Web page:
The Golden Age Of Science Fiction Vol Iii Part 40

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The second figure arose and faced them and again Carnes received a shock. While the likeness was not so, striking, there was no doubt that the second man would have readily pa.s.sed for Carnes himself in a dim light or at a little distance. Dr. Bird burst into laughter at the detective's puzzled face.

"Carnes," he said, "shake yourself together and then shake hands with Major Trowbridge of the Coast Artillery Corps. It has been said by some people that we favor one another."

"I'm glad to meet you, Major," said Carnes. "The resemblance is positively uncanny. But for your hands, I would have trouble telling you two apart."

The Major glanced down at his stubby fingers.

"It is unfortunate but it can't be helped," he said. "Dr. Bird, this is Corporal Askins of my command. He is not as good a second to Mr. Carnes as I am to you but you said it was less important."

"The likeness is plenty good enough," replied the Doctor. "He will probably not be subjected to as close a scrutiny as you will. Did you have any trouble in getting here un.o.bserved?"

"None at all, Doctor. Lieutenant Maynard found a good landing field within a half mile of here, as you said he would, and he has his Dougla.s.s camouflaged and is standing by. When do you expect trouble?"

"I have no idea. It may come to-night or it may come later. Personally I hope that it comes later so that we can get in a few days of fis.h.i.+ng before anything happens."

"What do you expect to happen, Doctor?" demanded Carnes. "Every time I have asked you anything you told me to wait until we were in the Maine woods and we are there now. I read up everything that I could find on amnesia victims during the past three months but it didn't throw much light on the matter to me."

"How many cases did you find, Carnes?"

"Sixteen. There may have been lots more but I couldn't find any others in the Post records. Of course, unless the victim were a local man, or of some prominence, it wouldn't appear."

"You got most of them at that. Did any points of similarity strike you as you read them?"

"None except that all were prominent men and all of them mental workers of high caliber. That didn't appear peculiar because it is the man of high mentality who is most apt to crack."

"Undoubtedly. There were some points of similarity which you missed. Where did the attacks take place?"

"Why, one was at--Thunder, Doctor! I did miss something. Every case, as nearly as I can recall, happened at some summer camp or other resort where they were on vacation."

"Correct. One other point. At what time of day did they occur?"

"In the morning, as well as I can remember. That point didn't register."

"They were all discovered in the morning, Carnes, which means that the actual loss of memory occurred during the night. Further, every case has happened within a circle with a diameter of three hundred miles. We are near the northern edge of that circle."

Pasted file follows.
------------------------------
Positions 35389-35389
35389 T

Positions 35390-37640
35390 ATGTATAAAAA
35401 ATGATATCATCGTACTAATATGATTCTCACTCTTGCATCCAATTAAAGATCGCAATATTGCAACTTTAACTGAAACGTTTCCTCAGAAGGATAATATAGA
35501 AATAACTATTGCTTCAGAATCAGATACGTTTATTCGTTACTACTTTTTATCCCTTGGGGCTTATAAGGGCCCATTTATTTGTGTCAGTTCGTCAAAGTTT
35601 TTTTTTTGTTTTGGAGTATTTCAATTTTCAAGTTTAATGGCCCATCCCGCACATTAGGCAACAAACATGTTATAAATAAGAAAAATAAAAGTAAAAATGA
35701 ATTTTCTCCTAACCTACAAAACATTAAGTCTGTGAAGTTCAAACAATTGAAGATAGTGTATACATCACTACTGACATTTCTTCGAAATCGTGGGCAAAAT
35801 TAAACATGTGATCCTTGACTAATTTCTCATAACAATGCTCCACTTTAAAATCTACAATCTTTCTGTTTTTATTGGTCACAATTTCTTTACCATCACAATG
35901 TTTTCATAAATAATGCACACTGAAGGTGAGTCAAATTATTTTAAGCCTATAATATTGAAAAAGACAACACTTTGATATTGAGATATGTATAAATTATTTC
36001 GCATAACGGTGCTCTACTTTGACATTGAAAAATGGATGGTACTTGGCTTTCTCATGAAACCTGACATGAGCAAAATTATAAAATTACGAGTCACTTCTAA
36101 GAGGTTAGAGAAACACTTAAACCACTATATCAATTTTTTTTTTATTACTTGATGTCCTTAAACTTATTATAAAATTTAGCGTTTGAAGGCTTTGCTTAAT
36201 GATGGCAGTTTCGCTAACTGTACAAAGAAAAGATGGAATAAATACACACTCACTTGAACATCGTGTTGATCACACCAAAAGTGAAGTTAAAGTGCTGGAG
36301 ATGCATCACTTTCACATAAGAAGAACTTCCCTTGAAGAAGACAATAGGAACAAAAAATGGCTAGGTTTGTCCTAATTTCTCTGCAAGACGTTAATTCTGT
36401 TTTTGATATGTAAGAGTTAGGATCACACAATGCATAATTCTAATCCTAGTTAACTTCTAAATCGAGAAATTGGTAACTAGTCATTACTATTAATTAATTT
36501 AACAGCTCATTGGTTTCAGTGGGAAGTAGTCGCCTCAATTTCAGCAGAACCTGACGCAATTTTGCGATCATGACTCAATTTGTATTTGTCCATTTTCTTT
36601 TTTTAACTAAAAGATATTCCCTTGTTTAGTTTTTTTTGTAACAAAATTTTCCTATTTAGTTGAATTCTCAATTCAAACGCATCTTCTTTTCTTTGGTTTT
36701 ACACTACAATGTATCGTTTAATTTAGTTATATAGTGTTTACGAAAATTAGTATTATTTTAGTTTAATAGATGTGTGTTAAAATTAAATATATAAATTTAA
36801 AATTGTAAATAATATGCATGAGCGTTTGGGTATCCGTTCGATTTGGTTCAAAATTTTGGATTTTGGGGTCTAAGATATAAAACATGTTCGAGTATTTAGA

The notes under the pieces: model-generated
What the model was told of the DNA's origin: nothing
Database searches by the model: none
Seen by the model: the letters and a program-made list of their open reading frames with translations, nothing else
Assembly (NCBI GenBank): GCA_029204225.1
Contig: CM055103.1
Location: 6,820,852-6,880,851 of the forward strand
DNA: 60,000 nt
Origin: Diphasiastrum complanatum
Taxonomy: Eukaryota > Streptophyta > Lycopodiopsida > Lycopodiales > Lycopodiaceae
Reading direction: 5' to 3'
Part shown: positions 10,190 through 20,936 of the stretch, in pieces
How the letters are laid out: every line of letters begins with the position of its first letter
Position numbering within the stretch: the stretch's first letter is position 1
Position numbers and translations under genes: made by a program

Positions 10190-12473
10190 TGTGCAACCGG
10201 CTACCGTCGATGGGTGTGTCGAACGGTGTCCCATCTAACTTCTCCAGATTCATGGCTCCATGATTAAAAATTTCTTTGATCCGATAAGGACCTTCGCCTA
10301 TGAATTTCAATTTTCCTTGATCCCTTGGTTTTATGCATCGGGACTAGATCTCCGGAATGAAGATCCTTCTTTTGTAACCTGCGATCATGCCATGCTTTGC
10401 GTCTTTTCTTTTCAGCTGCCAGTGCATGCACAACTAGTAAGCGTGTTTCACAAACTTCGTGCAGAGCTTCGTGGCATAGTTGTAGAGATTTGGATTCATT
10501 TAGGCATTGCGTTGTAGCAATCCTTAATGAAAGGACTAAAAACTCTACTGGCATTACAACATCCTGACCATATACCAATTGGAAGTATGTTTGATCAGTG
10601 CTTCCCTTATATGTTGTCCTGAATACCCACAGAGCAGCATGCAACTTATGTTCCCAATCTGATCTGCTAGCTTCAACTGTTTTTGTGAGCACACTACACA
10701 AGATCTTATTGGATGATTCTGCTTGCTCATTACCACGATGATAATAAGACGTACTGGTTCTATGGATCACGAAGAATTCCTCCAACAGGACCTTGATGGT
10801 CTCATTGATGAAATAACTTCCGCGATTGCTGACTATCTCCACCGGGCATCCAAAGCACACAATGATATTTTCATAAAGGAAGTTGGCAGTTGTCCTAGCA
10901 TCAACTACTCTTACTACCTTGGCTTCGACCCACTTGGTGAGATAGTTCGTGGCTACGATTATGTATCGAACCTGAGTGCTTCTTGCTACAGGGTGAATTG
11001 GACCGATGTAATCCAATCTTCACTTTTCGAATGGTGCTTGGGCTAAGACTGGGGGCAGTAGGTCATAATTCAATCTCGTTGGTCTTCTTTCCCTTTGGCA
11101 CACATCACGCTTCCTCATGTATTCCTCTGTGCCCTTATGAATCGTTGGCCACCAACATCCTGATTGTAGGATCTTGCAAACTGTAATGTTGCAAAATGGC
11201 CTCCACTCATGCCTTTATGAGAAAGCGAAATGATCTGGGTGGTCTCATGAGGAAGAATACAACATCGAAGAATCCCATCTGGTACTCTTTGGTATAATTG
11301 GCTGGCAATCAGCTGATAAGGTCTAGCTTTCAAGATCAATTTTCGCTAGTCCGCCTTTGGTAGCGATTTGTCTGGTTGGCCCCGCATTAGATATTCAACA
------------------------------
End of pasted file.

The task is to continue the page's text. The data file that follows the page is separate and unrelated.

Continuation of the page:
Carnes checked up on his memory rapidly.

"You're right, Doctor," he cried. "Do you think--?"

"Once in a while," replied Dr. Bird dryly, "I think enough to know the futility of guesses hazarded without complete data. We are now located within the limits of the amnesia belt and we are here to find out what did happen, if anything, and not to make wild guesses about it. You have the tent set up for us, Major?"

"Yes, Doctor, about thirty yards from the cabin and hidden so well that you could pa.s.s it a dozen times a day without suspecting its existence. The gas masks and other equipment which you sent to Fort Banks are in it."

"In that case we had better dispense with your company as soon as we have eaten a bite, and retire to it. On second thought, we will eat in it. Carnes, we will go to our downy couches at once and leave our subst.i.tutes in possession of the cabin. I trust, gentlemen, that things come out all right and that you are in no danger."

Major Trowbridge shrugged his heavy shoulders.

"It is as the G.o.ds will," he said sententiously. "It is merely a matter of duty to me, you know, and thank G.o.d, I have no family to mourn if anything does go wrong. Neither has Corporal Askins."

"Well, good luck at any rate. Will you guide Carnes to the tent and then return here and I'll join him?"

Huddled in the tiny concealed tent, Dr. Bird handed Carnes a haversack on a web strap.

"This is a gas mask," he said. "Put it on your neck and keep it ready for instant use. I have one on and one of us must wear a mask continually while we are here. We'll change off every hour. If the gas used is lethane, as I suspect, we should be able to detect it before its gets too concentrated, but some other gas might be used and we must take no chances. Now look here."

With the aid of a flash-light he showed Carnes a piece of apparatus which had been set up in the tent. It consisted of two telescopic barrels, one fitted with an eye-piece and the other, which was at a wide angle to the first, with an objective gla.s.s. Between the two was a covered round disc from which projected a short tube fitted with a protecting lens. This tube was parallel to the telescopic barrel containing the objective lens.

"This is a new thing which I have developed and it is getting its first practical test to-night," he said. "It is a gas detector. It works on the principle of the spectroscope with modifications. From this projector goes out a beam of invisible light and the reflections are gathered and thrown through a prism of the eye-piece. While a spectroscope requires that the substance which it examines be incandescent and throw out visible light rays in order to show the typical spectral lines, this device catches the invisible ultra-violet on a fluorescent screen and a.n.a.lyzes it spectroscopically. Whoever has the mask on must continually search the sky with it and look for the three bright lines which characterize lethane, one at 230, one at 240 and the third at 670 on the illuminated scale. If you see any bright lines in those regions or any other lines that are not continually present, call my attention to it at once. I'll watch for the first hour."

At the end of an hour Dr. Bird removed his mask with a sigh of relief and Carnes took his place at the spectroscope. For half an hour he moved the gla.s.s about and then spoke in a guarded tone.

"I don't see any of the lines you told me to look for," he said, "but in the southwest I get wide band at 310 and two lines at about 520."

Dr. Bird advanced toward the instrument but before he reached it, Carnes gave an exclamation.

"There they are, Doctor!" he cried.